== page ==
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Dublin South Central: 'It's the right thing to do' Fianna Fail candidate calls for full recount


Catherine Ardagh

Catherine Ardagh

Labour's Eric Byrne,Dublin South-Central (left) and Kevin Humphreys

Labour's Eric Byrne,Dublin South-Central (left) and Kevin Humphreys

Sein Fein deputy leader, Mary Lou McDonald celebrates with Aengus Ó Snodaigh and Dessie Ellis at the RDS count centre

Sein Fein deputy leader, Mary Lou McDonald celebrates with Aengus Ó Snodaigh and Dessie Ellis at the RDS count centre


Catherine Ardagh

Fianna Fail candidate Catherine Ardagh (FF) said calling a full recount for the final seat in Dublin South Central is "the right thing to do".

"It's a lot of votes to catch up on," she said. "I wouldn't put my house on it but it's the right thing to do because the gap was so small."


Last night the distribution of Joan Collins' surplus brought Ardagh up to 7844 votes and AAA-PBP's Brid Smith up to 7879, before the count was adjourned to this morning when talks between both parties and offices took place.

Just five votes separated the two candidates in the previous count.

AAA-PBP candidate for Dublin South Central Brid Smith told independent.ie she is anxious for the counting to be "done and dusted".

"They've called for a recount," she said. "They're entitled to one so we're going for a full recount.

"I'd rather be out walking the dog or visiting my mam or something but I have to go through this.

"The only other time I was involved in something like this was when Richard Boyd Barrett got elected and Ivana Bacik called for a full recount twice.

"It took a day the first one and on the second day she conceded so we could be here all day."

The count is expected to separately look at spoiled votes, she added.

"My team, me, my director and my barrister, were having a meeting with the officers and Ardagh and her team so there were three on each side listening to what the officers said and arguing with what's going on but basically it just boils down to a full recount.

"Then separately and probably parallel we'll have a look at the spoiled votes and for that, it will be my team and her team.

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"Anything that we see as disputatious, we'll just tag it and then disputes will be looked at later.

"They're quite anxious to get their staff going on this. They have 30 staff so they're quite anxious to get going.

"We're all anxious so it has to get done and dusted today hopefully. I'm hopeful, I trust them that they did their job right."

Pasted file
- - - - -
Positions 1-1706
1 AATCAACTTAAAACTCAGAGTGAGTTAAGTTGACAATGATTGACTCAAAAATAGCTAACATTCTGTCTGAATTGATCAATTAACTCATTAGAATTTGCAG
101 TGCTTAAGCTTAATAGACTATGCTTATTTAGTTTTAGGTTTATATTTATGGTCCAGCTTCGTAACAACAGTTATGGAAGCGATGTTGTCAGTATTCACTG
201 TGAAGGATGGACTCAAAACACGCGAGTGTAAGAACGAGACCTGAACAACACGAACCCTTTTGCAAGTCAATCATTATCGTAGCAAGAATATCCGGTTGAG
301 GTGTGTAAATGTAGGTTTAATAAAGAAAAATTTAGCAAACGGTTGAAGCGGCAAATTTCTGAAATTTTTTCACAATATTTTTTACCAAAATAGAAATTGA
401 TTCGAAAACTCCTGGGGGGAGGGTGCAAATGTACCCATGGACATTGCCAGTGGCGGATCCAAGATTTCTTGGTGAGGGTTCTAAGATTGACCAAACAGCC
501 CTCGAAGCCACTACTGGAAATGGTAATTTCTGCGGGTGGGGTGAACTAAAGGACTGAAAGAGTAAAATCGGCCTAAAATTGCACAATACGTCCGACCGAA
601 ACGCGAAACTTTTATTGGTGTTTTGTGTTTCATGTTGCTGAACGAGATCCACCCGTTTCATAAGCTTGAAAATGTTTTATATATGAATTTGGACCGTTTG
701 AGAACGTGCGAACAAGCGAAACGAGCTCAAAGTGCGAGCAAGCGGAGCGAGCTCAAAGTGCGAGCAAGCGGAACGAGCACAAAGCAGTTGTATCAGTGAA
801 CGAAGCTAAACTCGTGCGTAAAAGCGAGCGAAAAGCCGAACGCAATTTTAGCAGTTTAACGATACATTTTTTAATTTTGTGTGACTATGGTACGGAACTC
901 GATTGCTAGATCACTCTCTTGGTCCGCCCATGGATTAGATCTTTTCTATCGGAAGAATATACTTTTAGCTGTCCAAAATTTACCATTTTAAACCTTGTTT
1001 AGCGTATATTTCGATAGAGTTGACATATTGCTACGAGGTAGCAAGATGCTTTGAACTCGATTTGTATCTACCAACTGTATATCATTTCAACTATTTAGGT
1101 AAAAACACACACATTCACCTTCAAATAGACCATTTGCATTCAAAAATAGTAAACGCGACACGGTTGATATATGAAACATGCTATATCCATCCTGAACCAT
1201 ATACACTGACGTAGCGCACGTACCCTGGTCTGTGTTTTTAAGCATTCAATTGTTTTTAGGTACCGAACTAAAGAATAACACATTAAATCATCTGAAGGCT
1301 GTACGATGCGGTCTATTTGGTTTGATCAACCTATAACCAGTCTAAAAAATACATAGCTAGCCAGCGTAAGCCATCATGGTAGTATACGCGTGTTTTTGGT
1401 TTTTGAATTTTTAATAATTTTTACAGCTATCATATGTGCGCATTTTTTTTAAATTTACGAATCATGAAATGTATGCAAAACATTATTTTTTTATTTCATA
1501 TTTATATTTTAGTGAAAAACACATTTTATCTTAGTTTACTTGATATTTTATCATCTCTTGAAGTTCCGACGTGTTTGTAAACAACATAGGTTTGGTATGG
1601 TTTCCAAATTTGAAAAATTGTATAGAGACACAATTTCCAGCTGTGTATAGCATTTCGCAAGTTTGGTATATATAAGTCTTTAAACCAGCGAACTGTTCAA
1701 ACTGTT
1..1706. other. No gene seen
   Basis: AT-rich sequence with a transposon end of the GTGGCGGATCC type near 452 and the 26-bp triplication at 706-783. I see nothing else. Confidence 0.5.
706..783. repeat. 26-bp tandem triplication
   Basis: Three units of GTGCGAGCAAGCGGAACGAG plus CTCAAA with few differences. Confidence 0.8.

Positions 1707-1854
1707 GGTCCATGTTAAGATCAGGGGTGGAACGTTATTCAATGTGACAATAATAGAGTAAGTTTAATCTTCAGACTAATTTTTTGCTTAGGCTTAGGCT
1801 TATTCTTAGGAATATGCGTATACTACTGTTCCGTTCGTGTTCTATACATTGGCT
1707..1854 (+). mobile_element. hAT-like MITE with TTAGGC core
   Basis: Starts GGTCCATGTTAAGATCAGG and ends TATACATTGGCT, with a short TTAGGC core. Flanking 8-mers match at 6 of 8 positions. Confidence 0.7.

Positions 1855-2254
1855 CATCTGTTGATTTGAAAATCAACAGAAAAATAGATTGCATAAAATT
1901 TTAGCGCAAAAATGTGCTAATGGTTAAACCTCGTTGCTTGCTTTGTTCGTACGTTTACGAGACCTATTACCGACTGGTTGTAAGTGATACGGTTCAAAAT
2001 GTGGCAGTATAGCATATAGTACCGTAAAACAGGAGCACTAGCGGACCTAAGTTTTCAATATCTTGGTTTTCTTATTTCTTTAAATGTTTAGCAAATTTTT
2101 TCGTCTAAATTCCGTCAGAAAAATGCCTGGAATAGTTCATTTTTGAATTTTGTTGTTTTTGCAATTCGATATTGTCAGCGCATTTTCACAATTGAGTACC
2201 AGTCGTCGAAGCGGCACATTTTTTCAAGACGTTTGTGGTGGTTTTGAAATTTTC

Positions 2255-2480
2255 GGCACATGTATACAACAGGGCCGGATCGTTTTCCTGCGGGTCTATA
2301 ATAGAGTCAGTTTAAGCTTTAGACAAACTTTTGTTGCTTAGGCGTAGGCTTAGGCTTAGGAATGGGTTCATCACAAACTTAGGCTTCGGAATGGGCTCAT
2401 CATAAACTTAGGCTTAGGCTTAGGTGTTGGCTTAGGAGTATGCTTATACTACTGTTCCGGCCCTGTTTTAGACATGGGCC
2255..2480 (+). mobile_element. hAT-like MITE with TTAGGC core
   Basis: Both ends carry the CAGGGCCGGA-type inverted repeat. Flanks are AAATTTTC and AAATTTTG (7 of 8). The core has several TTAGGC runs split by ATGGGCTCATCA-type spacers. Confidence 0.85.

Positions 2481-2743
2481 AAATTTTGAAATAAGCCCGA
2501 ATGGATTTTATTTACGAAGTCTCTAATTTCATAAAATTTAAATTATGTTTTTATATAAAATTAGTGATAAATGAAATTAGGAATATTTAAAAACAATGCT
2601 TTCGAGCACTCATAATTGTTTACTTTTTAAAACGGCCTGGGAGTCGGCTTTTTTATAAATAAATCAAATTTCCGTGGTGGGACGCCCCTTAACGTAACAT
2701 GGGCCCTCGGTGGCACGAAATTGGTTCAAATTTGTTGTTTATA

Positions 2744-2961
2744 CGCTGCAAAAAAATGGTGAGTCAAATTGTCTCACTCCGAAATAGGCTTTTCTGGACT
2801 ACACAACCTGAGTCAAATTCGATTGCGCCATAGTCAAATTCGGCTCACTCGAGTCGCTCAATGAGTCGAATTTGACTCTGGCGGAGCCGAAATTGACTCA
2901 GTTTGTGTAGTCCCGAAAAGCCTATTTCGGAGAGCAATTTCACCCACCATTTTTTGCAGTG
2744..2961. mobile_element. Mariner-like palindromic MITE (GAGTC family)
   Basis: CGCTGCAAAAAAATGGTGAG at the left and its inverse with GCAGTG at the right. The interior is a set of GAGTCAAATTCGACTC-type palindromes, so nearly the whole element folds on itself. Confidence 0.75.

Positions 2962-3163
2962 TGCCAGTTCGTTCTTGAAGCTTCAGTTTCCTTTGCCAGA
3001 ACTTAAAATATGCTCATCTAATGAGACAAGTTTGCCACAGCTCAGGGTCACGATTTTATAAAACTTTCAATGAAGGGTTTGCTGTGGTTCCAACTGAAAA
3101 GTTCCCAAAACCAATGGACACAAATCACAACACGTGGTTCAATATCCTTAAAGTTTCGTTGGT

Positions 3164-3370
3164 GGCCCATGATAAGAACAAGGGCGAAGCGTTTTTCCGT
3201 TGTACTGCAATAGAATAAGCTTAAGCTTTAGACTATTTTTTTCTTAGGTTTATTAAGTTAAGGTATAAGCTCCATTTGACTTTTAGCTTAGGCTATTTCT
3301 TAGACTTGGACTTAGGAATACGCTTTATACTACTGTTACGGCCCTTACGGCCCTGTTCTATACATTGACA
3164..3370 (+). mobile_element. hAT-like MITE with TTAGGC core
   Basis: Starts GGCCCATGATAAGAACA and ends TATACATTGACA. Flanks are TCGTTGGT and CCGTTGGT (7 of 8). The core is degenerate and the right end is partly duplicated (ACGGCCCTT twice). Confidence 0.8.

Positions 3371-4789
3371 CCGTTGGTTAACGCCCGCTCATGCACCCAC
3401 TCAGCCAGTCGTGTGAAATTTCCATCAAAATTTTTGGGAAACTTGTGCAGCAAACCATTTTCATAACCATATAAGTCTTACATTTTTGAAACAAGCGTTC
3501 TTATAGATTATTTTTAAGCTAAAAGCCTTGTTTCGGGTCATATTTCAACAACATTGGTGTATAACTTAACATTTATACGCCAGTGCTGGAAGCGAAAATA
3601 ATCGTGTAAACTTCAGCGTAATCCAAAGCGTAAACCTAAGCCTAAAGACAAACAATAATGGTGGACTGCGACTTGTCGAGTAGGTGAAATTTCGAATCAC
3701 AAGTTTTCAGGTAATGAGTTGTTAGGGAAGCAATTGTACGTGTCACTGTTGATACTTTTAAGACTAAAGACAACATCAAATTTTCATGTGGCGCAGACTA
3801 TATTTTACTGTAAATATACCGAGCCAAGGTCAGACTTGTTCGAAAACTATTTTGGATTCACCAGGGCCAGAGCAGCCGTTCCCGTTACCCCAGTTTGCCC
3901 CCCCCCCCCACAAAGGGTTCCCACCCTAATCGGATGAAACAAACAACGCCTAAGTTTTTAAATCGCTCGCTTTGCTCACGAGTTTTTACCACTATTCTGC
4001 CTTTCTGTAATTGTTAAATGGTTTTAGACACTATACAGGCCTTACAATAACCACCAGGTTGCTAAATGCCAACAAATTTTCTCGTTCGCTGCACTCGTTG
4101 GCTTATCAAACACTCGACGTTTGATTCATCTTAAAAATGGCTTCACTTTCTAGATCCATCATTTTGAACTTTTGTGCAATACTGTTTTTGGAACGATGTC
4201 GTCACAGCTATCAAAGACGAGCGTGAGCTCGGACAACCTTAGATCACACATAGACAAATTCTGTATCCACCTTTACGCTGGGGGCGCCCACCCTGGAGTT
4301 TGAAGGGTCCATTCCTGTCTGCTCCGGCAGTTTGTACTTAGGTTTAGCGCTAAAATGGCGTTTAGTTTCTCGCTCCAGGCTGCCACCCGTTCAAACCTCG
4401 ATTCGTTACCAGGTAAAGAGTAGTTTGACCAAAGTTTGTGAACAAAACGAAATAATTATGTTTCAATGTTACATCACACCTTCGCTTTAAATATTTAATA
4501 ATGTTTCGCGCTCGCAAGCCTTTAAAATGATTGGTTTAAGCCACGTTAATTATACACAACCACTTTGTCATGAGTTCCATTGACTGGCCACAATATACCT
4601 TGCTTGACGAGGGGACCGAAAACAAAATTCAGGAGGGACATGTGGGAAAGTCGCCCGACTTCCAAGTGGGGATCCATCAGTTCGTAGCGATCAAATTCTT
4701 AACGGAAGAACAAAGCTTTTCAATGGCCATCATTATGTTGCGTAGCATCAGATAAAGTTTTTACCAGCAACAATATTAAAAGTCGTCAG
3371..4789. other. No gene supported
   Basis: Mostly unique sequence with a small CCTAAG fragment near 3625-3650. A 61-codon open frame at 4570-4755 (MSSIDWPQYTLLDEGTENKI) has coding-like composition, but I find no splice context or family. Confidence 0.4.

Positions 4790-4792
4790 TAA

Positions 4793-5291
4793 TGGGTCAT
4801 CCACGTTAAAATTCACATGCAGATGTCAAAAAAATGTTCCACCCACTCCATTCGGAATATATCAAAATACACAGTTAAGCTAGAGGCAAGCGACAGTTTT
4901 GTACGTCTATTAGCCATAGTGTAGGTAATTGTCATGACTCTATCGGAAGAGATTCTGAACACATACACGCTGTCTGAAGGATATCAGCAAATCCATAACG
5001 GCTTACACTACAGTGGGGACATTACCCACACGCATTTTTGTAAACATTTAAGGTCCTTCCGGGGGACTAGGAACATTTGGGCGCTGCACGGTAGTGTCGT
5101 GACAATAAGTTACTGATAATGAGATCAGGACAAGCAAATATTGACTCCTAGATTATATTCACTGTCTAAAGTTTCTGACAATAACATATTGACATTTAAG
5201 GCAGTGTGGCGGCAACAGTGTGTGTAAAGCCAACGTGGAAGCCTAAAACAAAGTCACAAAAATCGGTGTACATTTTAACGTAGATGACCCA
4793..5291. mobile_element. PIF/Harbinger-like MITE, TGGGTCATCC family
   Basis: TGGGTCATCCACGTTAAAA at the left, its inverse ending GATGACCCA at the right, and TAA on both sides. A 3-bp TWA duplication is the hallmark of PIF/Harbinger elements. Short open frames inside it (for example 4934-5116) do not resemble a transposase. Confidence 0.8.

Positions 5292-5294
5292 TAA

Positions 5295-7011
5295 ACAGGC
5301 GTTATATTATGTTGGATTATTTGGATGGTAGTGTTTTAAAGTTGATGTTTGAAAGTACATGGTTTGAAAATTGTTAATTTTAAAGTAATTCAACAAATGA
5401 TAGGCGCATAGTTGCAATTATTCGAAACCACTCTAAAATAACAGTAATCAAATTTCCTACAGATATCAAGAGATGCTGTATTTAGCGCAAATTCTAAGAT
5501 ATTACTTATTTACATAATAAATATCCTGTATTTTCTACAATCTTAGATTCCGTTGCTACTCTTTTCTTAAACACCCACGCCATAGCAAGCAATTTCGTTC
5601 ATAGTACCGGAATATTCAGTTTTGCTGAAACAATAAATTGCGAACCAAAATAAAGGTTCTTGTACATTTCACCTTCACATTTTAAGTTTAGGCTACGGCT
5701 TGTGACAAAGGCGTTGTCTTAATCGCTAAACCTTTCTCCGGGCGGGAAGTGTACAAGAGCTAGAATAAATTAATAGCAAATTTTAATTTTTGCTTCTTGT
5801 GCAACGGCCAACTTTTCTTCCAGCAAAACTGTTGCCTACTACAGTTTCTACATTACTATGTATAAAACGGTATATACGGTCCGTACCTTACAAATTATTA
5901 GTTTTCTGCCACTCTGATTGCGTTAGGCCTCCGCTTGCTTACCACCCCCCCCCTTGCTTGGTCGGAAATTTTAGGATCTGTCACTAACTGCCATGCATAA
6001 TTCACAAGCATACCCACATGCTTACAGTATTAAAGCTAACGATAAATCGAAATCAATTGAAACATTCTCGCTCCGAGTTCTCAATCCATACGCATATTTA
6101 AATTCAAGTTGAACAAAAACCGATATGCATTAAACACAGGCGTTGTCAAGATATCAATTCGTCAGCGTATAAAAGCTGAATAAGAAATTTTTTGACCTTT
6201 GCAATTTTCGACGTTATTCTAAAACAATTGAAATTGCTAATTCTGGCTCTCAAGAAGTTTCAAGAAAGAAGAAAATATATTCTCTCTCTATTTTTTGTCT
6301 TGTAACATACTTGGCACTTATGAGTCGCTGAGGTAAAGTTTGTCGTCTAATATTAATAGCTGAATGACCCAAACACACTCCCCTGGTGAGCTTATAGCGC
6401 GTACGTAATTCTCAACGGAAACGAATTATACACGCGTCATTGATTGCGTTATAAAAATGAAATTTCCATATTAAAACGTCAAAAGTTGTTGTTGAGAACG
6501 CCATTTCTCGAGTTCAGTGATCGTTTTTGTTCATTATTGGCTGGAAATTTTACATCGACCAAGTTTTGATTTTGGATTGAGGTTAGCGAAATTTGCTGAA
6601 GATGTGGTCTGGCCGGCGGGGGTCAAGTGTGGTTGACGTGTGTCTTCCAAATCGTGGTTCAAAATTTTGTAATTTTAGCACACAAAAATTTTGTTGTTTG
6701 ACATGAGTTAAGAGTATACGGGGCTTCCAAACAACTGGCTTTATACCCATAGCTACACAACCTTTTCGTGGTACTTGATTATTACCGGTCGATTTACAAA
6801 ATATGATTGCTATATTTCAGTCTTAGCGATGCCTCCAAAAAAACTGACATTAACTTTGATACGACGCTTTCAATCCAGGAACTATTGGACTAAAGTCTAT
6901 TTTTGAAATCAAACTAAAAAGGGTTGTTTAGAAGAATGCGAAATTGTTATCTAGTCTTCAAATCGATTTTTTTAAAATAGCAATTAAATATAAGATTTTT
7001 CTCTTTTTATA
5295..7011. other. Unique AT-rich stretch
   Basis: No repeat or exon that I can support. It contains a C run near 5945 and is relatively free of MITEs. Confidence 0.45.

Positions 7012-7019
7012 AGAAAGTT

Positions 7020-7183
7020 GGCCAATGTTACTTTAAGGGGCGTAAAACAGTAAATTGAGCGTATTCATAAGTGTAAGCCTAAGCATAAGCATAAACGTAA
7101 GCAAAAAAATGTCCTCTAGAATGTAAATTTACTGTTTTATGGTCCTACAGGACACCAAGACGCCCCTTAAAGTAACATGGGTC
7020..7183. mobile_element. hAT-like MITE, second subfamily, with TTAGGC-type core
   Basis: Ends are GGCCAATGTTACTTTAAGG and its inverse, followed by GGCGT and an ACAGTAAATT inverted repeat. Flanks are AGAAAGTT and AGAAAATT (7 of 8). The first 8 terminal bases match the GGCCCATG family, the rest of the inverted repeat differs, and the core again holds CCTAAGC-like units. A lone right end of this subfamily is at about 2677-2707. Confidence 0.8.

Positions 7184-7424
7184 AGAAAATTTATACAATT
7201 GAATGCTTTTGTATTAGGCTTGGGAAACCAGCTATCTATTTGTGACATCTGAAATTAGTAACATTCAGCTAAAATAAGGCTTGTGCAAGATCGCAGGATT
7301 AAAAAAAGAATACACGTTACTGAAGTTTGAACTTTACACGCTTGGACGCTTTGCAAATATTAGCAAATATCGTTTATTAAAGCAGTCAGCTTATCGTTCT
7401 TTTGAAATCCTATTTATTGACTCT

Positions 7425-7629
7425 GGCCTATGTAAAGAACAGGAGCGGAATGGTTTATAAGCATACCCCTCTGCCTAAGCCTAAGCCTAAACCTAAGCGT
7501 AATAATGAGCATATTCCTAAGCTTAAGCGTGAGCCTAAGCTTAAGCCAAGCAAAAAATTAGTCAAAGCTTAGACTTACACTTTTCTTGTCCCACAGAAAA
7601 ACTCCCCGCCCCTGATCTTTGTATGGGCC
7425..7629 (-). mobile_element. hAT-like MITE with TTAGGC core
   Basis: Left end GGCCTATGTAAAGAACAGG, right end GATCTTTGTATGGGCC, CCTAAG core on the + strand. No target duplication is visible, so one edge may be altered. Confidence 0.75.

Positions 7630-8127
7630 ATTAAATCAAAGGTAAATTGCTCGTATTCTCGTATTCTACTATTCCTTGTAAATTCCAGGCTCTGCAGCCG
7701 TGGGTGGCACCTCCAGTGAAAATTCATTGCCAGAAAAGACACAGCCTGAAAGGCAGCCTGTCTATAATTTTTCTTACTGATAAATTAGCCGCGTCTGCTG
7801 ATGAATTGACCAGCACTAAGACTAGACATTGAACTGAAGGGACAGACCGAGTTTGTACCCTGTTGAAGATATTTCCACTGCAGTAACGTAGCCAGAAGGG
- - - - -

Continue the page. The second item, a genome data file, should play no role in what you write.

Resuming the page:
Meanwhile, Fine Gael stalwart Catherine Byrne said there was "a bit of history" made last night as she was re-elected to Dublin South Central.

A former Lord Mayor of Dublin, Byrne was first elected to the Dail in 2007.

Although her constituency - dubbed the 'People's Republic of Dublin South Central' - is known as a predominantly left-wing area, she took the third seat on the ninth quota.

"I think there has been a bit of history made this evening in a constituency that is a difficult one but I do believe that into the future, Dublin South Central will be a major player in the next government," she said.

"I’m hoping to be a member of government.

"I think we started a programme of recovery in this country with the people.

"People made it very clear on the door that there was light at the end of the tunnel but some people didn’t feel it and I think we have to continue that and I have no doubt in my mind that whatever government is formed into the future will have to stay on that path to recovery and give people the opportunity to go to work and give young people an opportunity to stay in education."


Dublin South-Central poll-topper Sinn Fein’s Aengus O’Snodaigh TD said his party has done well but it’s still not as big as he would like.

Just past midnight, O’Snodaigh was returned to the Dail after reaching the quota on the seventh count, following the distribution of transfers from his party colleague Maire Devine.

The TD, who was first elected in 2002, is Sinn Fein’s party whip and spokesperson on social protection.

He became the first elected for the area and said his party will know early this week whether it is likely to be in the next government.

“We had 14 seats before, but I’ve been told we’re going to come up to about 24 or 25 seats,” he told independent.ie.

“The idea is to form a government based on the principles we have contested and that’s what we’re going to do in the next week or so.

“If that doesn’t happen, we’ll stand again until such time that we have a government that will implement those policy positions which looks after the vulnerable in our society.

“Maybe the next time we will run more candidates to ensure that SF will be by far the biggest party in the Dail.

“It’s going to be a tough time for us, we’re still not as big as I’d like to see the party.

“We have options now and we’ll know over the next couple of days what those options are, whether a coalition can be formed with us at the head or as part of a Right 2 Change agenda.”

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